Mikhail Shatrov, 78, whose historical plays subjected Joseph Stalin and his legacy to withering scrutiny and signaled a new era of artistic freedom under Mikhail S. Gorbachev, died Sunday at his home in Moscow.
The cause was a heart attack, RIA Novosti news agency reported.
Under Stalin, Mr. Shatrov's father was executed and his mother exiled.
After Gorbachev assumed Soviet leadership in 1985 and ushered in liberalizing policies, Mr. Shatrov's works were staged without the cuts or revisions imposed by censors before.
In Dictatorship of Conscience, a group of journalists, each speaking in the guise of a historical figure, stages a mock trial of Vladimir Lenin.
A ringing affirmation of revolutionary idealism as embodied in Lenin, the play implicitly attacked the sclerotic, cynical system of the Brezhnev years and the lingering malign influence of Stalin.
"If you read my plays, you will see that all of them are in essence about one thing," Mr. Shatrov told the New York Times in 1988. "Stalin is a criminal of the kind the world has never had. He is not a communist for me, because if he is a communist, I have to leave the party immediately."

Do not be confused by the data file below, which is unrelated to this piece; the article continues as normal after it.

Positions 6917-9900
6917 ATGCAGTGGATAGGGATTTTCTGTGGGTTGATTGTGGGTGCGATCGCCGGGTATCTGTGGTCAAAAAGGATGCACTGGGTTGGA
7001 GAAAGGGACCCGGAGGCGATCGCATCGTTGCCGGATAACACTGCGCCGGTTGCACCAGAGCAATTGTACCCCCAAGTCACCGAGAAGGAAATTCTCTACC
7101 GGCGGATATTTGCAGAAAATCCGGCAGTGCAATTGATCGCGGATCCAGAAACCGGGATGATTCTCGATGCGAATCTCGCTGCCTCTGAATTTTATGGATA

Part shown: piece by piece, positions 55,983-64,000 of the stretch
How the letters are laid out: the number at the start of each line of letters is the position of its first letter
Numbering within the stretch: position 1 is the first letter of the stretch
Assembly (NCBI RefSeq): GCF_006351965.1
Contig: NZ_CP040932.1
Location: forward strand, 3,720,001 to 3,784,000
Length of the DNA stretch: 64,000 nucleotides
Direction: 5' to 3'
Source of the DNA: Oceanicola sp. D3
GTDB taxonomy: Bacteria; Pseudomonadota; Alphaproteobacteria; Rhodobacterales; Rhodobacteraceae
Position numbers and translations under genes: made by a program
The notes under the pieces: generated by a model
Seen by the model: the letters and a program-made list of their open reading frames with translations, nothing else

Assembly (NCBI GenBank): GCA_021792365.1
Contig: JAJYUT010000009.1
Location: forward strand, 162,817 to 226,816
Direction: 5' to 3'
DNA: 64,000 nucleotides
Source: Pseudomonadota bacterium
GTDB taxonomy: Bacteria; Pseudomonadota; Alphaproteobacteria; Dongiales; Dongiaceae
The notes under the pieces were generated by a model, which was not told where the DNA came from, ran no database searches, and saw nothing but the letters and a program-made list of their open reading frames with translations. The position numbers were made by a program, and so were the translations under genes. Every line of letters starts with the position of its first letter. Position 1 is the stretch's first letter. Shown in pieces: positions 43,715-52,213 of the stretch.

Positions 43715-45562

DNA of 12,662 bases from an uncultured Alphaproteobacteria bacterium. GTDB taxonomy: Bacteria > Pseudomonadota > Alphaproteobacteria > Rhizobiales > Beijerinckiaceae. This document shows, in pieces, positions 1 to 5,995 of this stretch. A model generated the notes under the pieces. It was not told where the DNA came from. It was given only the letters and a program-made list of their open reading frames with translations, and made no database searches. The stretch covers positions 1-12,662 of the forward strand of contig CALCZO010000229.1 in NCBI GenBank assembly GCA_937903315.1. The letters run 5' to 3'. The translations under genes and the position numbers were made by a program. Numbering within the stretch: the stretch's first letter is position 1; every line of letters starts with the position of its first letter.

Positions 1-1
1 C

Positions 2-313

Mr. Shatrov was born Mikhail Filippovich Marshak in Moscow in 1932. On becoming a playwright he changed his last name to avoid confusion with an author of children's fiction and poetry, Samuil Y. Marshak.
He earned an engineering degree in 1956 but had begun publishing stories and plays, and with the cultural thaw under Nikita Khrushchev, a literary career opened up.
While skating on thin ice, Mr. Shatrov never became an outright dissident. He was a member of the Writers' Union and in 1983 was awarded the State Prize for the play Thus We Will Win.